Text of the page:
Featuring | NYFA Hall of Fame Honoree Min Jin Lee
Lee will be celebrated at NYFA’s 2019 Hall of Fame on April 11, 2019 alongside Sanford Biggers and Karl Kellner.
The New York Foundation for the Arts (NYFA) will induct Min Jin Lee, Sanford Biggers, and Karl Kellner into its Hall of Fame during its 2019 Hall of Fame Benefit on April 11, 2019. The ticketed event will feature cocktails; dinner; and a live/silent auction of art, experiences, and more. All tickets come with a signed, limited-edition print by Sanford Biggers created exclusively for the event.
2019 Hall of Fame Inductee and Novelist Min Jin Lee (Fellow in Fiction ’00) was born in Seoul, South Korea and immigrated to Queens, New York with her family in 1976 when she was seven years old. Her extensively-researched, emotionally-resonant novels Pachinko (Grand Central Publishing, 2017) and Free Food for Millionaires (Grand Central Publishing, 2007) create “radical empathy through art” and center on the Korean diaspora; she’s currently at work on the third diaspora novel of her trilogy “The Koreans,” titled American Hagwon. The book will focus on hagwons, or private institutions for supplemental education that are commonplace in South Korea but stigmatized in the United States.
“I’ve been asked why I write about Koreans,” said Lee in a February 2019 interview in Harvard Magazine. “And it seems like such a strange question. Because why wouldn’t I write about Koreans? To me, Koreans are mothers and fathers and daughters and sons, which means Koreans are like us; we are worthy of consideration and reflection.”
A graduate of Yale College and Georgetown University, Lee worked as a corporate lawyer for several years in New York prior to writing full time. Success did not immediately follow: “After I failed for a long time, I decided that I would write to seek answers for my personal questions instead of writing to earn external validation,” said Lee in a National Novel Writing Month blog post.
It was 12 years before Free Food for Millionaires was published. The novel, which follows the story of the Korean-American daughter of first-generation immigrants as she strives to join Manhattan’s inner circle, was a national bestseller that was recognized as a “Top 10 Book of the Year” by The Times of London, NPR’s “Fresh Air,” and USA Today.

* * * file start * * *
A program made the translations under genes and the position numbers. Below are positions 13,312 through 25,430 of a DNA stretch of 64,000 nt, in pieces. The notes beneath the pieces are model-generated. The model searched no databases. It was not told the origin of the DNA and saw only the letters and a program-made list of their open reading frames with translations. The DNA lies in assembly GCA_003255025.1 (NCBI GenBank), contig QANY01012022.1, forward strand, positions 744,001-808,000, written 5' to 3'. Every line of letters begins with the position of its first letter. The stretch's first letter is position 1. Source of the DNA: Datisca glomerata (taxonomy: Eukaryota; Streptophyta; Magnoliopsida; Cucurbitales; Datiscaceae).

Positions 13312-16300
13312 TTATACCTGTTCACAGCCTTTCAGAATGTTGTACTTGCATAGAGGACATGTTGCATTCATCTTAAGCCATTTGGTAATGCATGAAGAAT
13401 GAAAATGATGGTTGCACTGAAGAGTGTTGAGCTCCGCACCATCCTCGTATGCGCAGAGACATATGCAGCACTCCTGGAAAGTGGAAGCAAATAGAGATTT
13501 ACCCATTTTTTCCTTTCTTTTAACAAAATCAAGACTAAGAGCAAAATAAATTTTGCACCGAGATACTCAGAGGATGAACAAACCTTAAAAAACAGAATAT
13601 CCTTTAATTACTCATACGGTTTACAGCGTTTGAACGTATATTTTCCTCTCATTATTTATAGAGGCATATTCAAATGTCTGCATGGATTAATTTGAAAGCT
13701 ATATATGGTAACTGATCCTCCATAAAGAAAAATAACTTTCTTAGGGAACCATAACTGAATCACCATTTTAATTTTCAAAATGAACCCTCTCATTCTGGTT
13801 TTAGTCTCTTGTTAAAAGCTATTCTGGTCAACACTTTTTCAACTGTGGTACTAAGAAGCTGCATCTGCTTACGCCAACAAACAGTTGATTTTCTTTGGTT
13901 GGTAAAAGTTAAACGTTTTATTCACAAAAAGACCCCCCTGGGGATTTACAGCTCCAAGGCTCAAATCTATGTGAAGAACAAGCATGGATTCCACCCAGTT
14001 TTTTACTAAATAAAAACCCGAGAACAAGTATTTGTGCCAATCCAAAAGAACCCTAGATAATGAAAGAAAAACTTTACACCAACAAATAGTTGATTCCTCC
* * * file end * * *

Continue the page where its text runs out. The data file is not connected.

Lee’s second novel, Pachinko, follows a Korean family through seven decades as they struggle through conflict and cultural displacement. “Like most memorable novels, Pachinko resists summary. In this sprawling book, history itself is a character. Pachinko is about outsiders, minorities, and the politically disenfranchised. But it is so much more besides,” wrote Krys Lee for The New York Times. NPR’s Jean Zimmerman reported that Pachinko is “the kind of book that can open your eyes and fill them with tears at the same time.” The book was a finalist for the National Book Award for Fiction; a runner-up for the Dayton Literary Peace Prize; and was included on The New York Times, BBC, CBC, and New York Public Library lists of “The 10 Best Books of 2017,” among other “best of” lists from NPR, PBS, CNN, and many others. It has since been translated into 24 languages.
Lee’s work has appeared in publications and programs including The New Yorker, NPR’s “Selected Shorts,” The New York Review of Books, The New York Times Magazine, The Guardian, and The Wall Street Journal. She also served three consecutive seasons as a “Morning Forum” columnist for The Chosun Ilbo of South Korea.
In 2018, Lee was named to Adweek’s “Creative 100” for being “one of the 10 writers and editors who are changing the national conversation” and The Guardian’s “The Frederick Douglass 200” list of people who best embody the spirit and work of Frederick Douglass. Lee is a recipient of fellowships in Fiction from the Guggenheim Foundation and the Radcliffe Institute of Advanced Study at Harvard, and is currently a Writer-in-Residence at Amherst College.
Image: Min Jin Lee (Fellow in Fiction ’00), Photo Credit: Elena Siebert